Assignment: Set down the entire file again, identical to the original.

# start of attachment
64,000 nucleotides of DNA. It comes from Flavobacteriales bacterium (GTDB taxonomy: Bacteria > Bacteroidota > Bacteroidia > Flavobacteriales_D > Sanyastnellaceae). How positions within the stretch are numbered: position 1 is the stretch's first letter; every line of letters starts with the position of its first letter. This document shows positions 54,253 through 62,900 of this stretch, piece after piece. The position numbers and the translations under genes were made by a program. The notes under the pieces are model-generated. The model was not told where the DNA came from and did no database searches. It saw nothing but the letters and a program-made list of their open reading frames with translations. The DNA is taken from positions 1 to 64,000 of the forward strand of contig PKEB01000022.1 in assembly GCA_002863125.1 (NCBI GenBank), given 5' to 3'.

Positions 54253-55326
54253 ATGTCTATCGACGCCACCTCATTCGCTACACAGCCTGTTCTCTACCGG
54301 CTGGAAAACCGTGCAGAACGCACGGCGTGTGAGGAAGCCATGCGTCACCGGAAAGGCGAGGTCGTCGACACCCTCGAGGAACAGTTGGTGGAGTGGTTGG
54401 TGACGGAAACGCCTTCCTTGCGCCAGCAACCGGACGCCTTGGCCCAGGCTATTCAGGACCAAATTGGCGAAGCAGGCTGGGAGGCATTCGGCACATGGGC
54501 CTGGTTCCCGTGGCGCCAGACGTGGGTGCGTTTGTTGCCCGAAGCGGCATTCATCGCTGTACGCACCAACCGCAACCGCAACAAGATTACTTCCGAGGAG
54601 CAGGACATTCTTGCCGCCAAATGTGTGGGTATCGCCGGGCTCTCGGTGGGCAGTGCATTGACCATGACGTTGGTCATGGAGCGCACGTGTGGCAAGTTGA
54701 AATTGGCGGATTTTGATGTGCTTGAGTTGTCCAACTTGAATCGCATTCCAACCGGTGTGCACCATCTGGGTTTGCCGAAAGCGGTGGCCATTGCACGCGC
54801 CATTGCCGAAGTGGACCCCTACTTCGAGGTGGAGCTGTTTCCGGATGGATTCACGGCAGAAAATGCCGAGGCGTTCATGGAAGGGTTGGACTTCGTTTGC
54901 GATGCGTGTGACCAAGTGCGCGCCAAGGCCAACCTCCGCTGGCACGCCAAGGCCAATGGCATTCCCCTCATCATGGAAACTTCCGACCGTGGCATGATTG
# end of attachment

64,000 nucleotides of DNA. It comes from Flavobacteriales bacterium (GTDB taxonomy: Bacteria > Bacteroidota > Bacteroidia > Flavobacteriales_D > Sanyastnellaceae). How positions within the stretch are numbered: position 1 is the stretch's first letter; every line of letters starts with the position of its first letter. This document shows positions 54,253 through 62,900 of this stretch, piece after piece. The position numbers and the translations under genes were made by a program. The notes under the pieces are model-generated. The model was not told where the DNA came from and did no database searches. It saw nothing but the letters and a program-made list of their open reading frames with translations. The DNA is taken from positions 1 to 64,000 of the forward strand of contig PKEB01000022.1 in assembly GCA_002863125.1 (NCBI GenBank), given 5' to 3'.

Positions 54253-55326
54253 ATGTCTATCGACGCCACCTCATTCGCTACACAGCCTGTTCTCTACCGG
54301 CTGGAAAACCGTGCAGAACGCACGGCGTGTGAGGAAGCCATGCGTCACCGGAAAGGCGAGGTCGTCGACACCCTCGAGGAACAGTTGGTGGAGTGGTTGG
54401 TGACGGAAACGCCTTCCTTGCGCCAGCAACCGGACGCCTTGGCCCAGGCTATTCAGGACCAAATTGGCGAAGCAGGCTGGGAGGCATTCGGCACATGGGC
54501 CTGGTTCCCGTGGCGCCAGACGTGGGTGCGTTTGTTGCCCGAAGCGGCATTCATCGCTGTACGCACCAACCGCAACCGCAACAAGATTACTTCCGAGGAG
54601 CAGGACATTCTTGCCGCCAAATGTGTGGGTATCGCCGGGCTCTCGGTGGGCAGTGCATTGACCATGACGTTGGTCATGGAGCGCACGTGTGGCAAGTTGA
54701 AATTGGCGGATTTTGATGTGCTTGAGTTGTCCAACTTGAATCGCATTCCAACCGGTGTGCACCATCTGGGTTTGCCGAAAGCGGTGGCCATTGCACGCGC
54801 CATTGCCGAAGTGGACCCCTACTTCGAGGTGGAGCTGTTTCCGGATGGATTCACGGCAGAAAATGCCGAGGCGTTCATGGAAGGGTTGGACTTCGTTTGC
54901 GATGCGTGTGACCAAGTGCGCGCCAAGGCCAACCTCCGCTGGCACGCCAAGGCCAATGGCATTCCCCTCATCATGGAAACTTCCGACCGTGGCATGATTG